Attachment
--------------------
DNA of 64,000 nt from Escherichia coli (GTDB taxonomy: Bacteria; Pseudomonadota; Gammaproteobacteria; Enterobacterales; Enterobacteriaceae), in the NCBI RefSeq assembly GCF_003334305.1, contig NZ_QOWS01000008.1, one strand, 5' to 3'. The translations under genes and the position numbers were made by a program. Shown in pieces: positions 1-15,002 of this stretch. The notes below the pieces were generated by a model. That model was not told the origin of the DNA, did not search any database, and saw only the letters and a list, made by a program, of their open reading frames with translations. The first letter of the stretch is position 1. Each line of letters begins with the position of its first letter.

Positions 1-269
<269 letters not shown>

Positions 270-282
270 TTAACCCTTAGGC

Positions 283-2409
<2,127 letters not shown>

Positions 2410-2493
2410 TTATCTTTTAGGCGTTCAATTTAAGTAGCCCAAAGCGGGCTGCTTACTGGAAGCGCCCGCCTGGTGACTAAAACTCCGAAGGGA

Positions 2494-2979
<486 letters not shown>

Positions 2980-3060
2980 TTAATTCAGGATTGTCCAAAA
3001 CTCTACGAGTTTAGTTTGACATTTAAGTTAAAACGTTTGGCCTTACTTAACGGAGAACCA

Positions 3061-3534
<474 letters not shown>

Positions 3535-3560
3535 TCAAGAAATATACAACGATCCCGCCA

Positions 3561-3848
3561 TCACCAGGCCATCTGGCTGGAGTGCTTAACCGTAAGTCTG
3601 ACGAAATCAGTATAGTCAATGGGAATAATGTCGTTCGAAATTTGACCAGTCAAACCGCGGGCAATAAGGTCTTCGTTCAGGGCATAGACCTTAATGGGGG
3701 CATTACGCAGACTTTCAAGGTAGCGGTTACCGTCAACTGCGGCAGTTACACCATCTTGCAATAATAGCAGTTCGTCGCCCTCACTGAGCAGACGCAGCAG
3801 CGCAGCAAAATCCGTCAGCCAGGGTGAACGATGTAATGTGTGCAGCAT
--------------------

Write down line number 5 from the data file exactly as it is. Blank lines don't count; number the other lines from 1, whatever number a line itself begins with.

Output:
270 TTAACCCTTAGGC